Single Carrot investigates 126-day hostage crisis in Peru


Written and directed by Aldo Pantoja

Through May 12 at Single Carrot Theatre

Bow down on one knee or two-those are the options the Spanish offered Atahualpa (played by Félix Guardia), the last Sapa Inca ruler of the Inca empire, when the colonizing Catholic conquistadores arrived in what is now Peru in the early 16th century. He can renounce his gods and be baptized in the name of the one true God, or he can decline this enlightening invitation and be held prisoner as the Spanish wipe out the Inca from the land. Atahualpa, in so many words, stoically tells the Spaniards where to stick their God. Alrighty then, two knees it's gonna be.

The above scene falls early in writer/director Aldo Pantojo's The VIP, a grandiose dramatization of the Túpac Amaru Revolutionary Movement's (MRTA) 126-day-long occupation of the Japanese ambassador's residence in Lima from December 1996 to April 1997. And at first the scene feels odd. The play opens with the sound of a man crying alone in the dark. When the house lights come on, Lalo (Carlos del Valle) sits center stage on a cross that divides Single Carrot's space into four quadrants where the audience sits. Lalo is one of the hostages. It's the 126th day of his captivity. It's the day a series of explosions are going to enable Peruvian special forces to breach the embassy. And soon Lalo's crying is interrupted by hell breaking loose. Bombs sound. Gunfire reports dart from every direction. A ski-masked, camouflage-clad commando and a fellow hostage come to get Lalo. Time to go. A eruption of gunfire, a body falls. No, Lalo yells, the blood on his pants isn't his. Time to go.

Soon Lalo addresses the audience directly, the still-in-shock narrator talking his way through what just happened. Thinking he'd like a change of clothes after the ordeal, Lalo is brought a garment bag that contains his suit, which turns out to be a simple, plain white garment that he pulls over his head as he becomes the translator between the Spanish and Atahualpa in the 16th century. The time shift feels not just surreal but disorienting, and by the time Atahualpa is forced to his knees and his headdress is removed, a chorus of MRTA revolutions has emerged from the wings, some holding machine guns, one holding a guitar, all singing a song in Spanish. And as Atahualpa is stripped of his Incaness, he puts on the attire of the revolutionary, the cargo pants, the red-and-white bandana that covers the face, and, finally, the machine gun. That which is forced down will rise up.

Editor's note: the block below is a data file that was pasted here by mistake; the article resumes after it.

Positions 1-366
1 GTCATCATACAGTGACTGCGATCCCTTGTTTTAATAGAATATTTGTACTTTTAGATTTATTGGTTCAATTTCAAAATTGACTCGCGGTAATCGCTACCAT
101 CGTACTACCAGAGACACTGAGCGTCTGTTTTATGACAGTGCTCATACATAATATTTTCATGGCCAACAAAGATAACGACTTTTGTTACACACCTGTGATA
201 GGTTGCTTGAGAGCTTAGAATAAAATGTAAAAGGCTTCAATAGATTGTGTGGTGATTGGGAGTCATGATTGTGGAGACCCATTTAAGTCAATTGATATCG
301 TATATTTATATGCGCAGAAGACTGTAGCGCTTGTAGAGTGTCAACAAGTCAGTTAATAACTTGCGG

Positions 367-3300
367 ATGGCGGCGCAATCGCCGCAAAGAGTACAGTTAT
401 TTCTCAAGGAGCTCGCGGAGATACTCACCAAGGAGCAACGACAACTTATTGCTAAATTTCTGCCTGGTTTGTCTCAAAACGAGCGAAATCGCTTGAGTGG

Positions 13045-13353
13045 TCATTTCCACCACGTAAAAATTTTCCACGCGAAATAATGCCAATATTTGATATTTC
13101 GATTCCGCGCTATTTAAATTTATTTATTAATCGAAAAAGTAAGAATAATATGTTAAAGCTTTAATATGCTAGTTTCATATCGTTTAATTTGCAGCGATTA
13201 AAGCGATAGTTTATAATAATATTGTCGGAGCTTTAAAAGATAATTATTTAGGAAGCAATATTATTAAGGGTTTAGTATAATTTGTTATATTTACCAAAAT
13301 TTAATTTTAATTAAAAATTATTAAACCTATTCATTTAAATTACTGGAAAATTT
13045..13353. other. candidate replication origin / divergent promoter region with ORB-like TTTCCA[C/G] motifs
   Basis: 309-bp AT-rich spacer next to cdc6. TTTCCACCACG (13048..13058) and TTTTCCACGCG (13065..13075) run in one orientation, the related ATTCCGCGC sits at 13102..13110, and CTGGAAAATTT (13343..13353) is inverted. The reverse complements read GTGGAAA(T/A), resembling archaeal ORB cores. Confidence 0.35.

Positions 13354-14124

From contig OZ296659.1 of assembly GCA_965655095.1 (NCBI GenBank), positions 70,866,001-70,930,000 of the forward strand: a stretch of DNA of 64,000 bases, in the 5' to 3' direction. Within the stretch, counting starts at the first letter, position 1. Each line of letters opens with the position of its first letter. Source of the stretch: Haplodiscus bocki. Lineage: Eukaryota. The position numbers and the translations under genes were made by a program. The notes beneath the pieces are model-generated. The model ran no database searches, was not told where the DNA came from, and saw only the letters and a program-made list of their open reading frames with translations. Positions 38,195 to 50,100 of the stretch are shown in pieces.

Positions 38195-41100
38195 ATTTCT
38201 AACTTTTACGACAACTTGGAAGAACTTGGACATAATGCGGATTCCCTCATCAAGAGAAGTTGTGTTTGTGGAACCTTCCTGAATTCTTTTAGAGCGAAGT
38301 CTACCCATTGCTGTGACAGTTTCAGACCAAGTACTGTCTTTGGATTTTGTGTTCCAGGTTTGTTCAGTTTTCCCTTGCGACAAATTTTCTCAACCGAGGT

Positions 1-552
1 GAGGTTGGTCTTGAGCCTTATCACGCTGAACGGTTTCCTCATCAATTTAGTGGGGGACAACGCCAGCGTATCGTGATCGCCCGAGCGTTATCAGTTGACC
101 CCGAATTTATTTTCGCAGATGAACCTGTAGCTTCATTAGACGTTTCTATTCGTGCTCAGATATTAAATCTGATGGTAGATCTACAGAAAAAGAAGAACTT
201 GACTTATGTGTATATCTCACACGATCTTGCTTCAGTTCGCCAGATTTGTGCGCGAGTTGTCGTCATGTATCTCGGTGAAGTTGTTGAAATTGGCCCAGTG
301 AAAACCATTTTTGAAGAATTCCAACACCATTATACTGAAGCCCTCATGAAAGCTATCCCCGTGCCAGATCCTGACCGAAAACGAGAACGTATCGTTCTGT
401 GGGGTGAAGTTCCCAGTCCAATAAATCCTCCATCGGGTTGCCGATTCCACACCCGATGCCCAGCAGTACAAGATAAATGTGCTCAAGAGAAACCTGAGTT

Pantoja's decision to pair colonialism and radicalism is one of many parallels-English and Spanish, the past and the present, the personal and the political, language sung and language spoken-that gives the smoothly bilingual The VIP an at-times profound ambition. It's not merely going to offer an account of an historical event, as the facts of the story are quickly assayed. Of the hundreds at the ambassador's residence at the time of the MRTA takeover, 72 hostages are left after women, children, the elderly, and the less important are released as a sign of good faith. The MRTA band's leader, Cerpa (a fantastic Daniel Douek), calls for the release of hundreds of political prisoners, or hostages will be killed. Those hostages that remain-Lalo, Pedro (William Dalrymple), Mario (Eric Paul Boelsche), Japanese ambassador Aoki (Francis Cabatac)-are high-ranking members of the government. They're good bargaining chips. They matter. They're VIPs.